• Surgery

Rheumatoid Arthritis

Rheumatoid arthritis (RA) is a common autoimmune disease that causes pain and swelling of the joints. In RA, the immune system targets the lining of the joints, causing inflammation and joint damage. Although its exact cause is unknown, a genetic link had been identified. 

The most commonly affected areas are the wrists, middle and index fingers, shoulders, elbows, hips, knees and upper neck joints. 

Diagnosis of RA is performed through blood test for inflammation, antibodies, anti-cyclic citrullinated peptide, RA factor as well as x-rays of the affected joints. 

As with OA, there is currently no cure for RA, but the team at Beyond may help you create a treatment plan to guide you. 

The most common symptoms; 

  • Pain, swelling and tenderness of joints
  • Morning joint stiffness 
  • Symmetrical pain; meaning that the pain occurs in the same joints on both sides of the body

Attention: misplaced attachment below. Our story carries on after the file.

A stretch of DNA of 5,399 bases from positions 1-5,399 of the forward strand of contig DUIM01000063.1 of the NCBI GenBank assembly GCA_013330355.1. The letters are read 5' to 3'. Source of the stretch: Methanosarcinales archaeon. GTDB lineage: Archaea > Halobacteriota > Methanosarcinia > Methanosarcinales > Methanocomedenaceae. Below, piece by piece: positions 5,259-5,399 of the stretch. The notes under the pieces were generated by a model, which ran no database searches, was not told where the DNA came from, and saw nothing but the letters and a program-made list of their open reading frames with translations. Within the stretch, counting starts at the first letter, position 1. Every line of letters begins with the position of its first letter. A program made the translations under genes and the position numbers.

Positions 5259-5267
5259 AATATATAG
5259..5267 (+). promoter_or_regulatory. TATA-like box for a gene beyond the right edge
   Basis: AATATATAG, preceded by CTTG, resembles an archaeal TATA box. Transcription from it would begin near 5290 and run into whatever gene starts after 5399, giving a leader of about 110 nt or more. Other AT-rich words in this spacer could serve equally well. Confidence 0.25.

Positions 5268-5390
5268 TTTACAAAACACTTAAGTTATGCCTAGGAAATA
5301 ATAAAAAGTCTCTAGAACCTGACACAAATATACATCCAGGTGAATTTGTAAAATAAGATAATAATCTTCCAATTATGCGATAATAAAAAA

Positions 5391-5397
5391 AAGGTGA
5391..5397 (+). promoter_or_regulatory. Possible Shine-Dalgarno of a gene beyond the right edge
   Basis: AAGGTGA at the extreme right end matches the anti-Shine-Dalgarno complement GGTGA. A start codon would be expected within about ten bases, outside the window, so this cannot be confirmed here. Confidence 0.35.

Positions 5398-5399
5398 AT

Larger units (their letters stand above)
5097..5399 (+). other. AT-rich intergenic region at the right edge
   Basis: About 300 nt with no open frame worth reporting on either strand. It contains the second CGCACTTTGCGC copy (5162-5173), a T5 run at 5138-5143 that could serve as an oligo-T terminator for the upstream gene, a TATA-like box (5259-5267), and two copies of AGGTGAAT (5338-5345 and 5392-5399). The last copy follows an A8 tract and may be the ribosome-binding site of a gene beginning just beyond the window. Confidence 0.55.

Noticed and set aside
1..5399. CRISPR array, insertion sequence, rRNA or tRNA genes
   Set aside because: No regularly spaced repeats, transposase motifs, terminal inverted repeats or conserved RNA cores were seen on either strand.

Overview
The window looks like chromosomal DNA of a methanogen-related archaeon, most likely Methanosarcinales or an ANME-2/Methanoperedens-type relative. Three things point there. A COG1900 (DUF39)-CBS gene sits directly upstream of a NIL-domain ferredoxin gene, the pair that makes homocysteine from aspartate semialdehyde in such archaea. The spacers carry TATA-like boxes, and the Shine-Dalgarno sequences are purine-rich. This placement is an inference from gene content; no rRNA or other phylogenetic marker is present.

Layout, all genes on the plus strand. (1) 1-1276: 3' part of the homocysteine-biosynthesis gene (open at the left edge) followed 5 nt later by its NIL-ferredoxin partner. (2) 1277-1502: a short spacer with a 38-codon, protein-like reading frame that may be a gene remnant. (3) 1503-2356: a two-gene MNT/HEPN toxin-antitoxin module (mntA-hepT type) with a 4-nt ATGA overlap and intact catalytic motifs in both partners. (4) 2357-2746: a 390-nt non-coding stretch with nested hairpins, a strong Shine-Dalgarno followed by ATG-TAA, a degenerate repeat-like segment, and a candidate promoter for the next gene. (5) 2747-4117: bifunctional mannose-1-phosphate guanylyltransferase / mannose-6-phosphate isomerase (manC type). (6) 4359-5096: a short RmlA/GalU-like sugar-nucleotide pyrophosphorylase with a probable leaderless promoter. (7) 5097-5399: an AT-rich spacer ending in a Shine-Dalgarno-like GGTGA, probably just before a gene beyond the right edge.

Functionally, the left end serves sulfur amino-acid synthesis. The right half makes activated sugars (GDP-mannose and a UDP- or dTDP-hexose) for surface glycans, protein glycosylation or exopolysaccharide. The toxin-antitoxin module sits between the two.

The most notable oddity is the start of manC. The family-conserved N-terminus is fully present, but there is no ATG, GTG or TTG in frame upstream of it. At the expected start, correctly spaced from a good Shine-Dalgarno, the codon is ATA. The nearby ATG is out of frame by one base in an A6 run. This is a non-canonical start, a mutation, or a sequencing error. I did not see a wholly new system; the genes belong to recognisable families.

Common treatment methods; 

  • Medication from your GP or rheumatologist may include; non-steroidal anti-inflammatory drugs, corticosteroids, disease-modifying anti-rheumatic drug
  • Exercise prescription to maintain joint and muscle health 
  • Manual treatment including soft tissue, dry needling, joint articulation, stretching
  • Diet modification 
  • Patient education about aggravating activities and making daily activities easier

Ankylosing Spondylosis 

Ankylosing spondylitis (AS) is a condition that mainly affects the joints of the spine. Pain and stiffness can occur as the joint of the neck, back and pelvis become inflamed. Other joints, such as the hips and shoulders, and other areas of the body such as the eyes, skin, bowel and lungs, can also be involved. Symptoms of AS usually begin between the ages of 15 and 45 years.

The causes of AS are not fully understood although a link to family history has been identified. Specific inflammatory genes have also been associated with AS. 

There is currently no cure for AS, but the team at Beyond may help you create a treatment plan to help guide you. 

The most common symptoms; 

  • Pain and stiffness in the neck, buttocks or neck
  • Pain or stiffness that is relieved with exercises and worse after periods of rest
  • Morning pain 

Treatment methods; 

  • Manual treatment to help improve joint mobility, load and function of surrounding joints and muscles